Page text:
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The University of Southampton

Research project: Development of an antifouling system using environmentally acceptable and naturally occuring products - Dormant - Dormant

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Biofouling in the marine environment negatively affects shipping and marine platform operations.  Recent legisltion by the International Maritime Organisation (IMO) has banned the use of tributyl-tin (TBT) and thereby reduced the effective antifouling protection available.  Although tin free alternatives are on the market they do not provide adequate protection for certain operational profiles.

This project investigates the development of an environmentally acceptable antifouling system using naturally derived products.  The approach used was a biomimetic one.  Mimicking natural marine processes offers the best potential to create a broad spectrum, bio-compatible antifouling system to comply with present legislation and reduce engineering vessels through-life cost.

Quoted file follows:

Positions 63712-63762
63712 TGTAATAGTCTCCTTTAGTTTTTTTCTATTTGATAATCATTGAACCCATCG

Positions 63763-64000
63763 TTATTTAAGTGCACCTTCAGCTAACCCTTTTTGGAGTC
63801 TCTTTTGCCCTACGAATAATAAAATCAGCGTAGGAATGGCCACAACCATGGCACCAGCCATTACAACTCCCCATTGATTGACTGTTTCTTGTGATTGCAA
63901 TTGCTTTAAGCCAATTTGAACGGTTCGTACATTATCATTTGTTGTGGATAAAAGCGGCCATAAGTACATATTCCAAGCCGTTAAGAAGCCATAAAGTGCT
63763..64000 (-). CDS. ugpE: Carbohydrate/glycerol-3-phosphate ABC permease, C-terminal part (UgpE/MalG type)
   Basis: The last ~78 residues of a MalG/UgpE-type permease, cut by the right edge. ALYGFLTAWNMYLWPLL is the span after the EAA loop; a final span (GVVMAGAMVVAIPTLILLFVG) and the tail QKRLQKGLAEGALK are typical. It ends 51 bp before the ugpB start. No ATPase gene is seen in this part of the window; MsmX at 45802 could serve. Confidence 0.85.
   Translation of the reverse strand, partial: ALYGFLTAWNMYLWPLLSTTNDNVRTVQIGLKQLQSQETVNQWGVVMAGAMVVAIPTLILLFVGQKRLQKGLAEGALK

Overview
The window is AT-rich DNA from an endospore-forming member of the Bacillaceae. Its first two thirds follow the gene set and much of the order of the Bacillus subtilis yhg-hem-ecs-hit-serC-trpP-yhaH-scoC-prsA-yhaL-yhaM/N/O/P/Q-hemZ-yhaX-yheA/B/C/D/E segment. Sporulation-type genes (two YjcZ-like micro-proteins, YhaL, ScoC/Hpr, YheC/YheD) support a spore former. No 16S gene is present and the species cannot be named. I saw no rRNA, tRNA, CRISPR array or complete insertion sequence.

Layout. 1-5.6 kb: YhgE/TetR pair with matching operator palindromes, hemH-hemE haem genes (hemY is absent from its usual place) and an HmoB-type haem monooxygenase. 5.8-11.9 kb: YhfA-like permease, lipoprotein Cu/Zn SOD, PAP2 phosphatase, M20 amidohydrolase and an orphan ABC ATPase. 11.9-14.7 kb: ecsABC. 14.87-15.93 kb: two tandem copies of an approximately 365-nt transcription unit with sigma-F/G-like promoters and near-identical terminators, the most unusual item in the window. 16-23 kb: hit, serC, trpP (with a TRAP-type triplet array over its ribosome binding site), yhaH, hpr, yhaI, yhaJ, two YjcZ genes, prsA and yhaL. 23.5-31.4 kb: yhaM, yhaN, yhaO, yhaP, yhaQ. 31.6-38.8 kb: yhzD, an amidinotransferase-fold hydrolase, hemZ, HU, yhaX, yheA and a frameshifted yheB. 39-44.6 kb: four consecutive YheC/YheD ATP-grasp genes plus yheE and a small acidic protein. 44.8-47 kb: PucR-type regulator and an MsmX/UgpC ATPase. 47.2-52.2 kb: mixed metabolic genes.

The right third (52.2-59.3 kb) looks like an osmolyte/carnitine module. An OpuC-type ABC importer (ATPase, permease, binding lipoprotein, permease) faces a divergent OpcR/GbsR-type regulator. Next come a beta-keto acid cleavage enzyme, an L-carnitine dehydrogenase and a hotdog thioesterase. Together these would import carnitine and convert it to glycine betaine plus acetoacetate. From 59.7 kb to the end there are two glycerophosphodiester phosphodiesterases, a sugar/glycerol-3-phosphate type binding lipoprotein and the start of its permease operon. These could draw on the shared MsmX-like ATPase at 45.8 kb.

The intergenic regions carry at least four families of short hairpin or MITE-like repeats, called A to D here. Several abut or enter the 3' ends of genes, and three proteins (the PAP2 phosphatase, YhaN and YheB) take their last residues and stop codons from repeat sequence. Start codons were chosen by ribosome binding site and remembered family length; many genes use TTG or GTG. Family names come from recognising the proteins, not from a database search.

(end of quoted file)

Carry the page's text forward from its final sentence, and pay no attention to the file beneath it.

Algal extracts were used to harness their chemical defence mechanisms and adapt their natural antifouling effects into a coating solution.  Electrochemical, optical and biological techniques were used to assess the efficacy of the system.  Experiments indicate initial success with the system in terms of coating functionality and antifouling capabilities.  Further work to fully characterise the system is underway.

Development of antifouling system
Development of antifouling system
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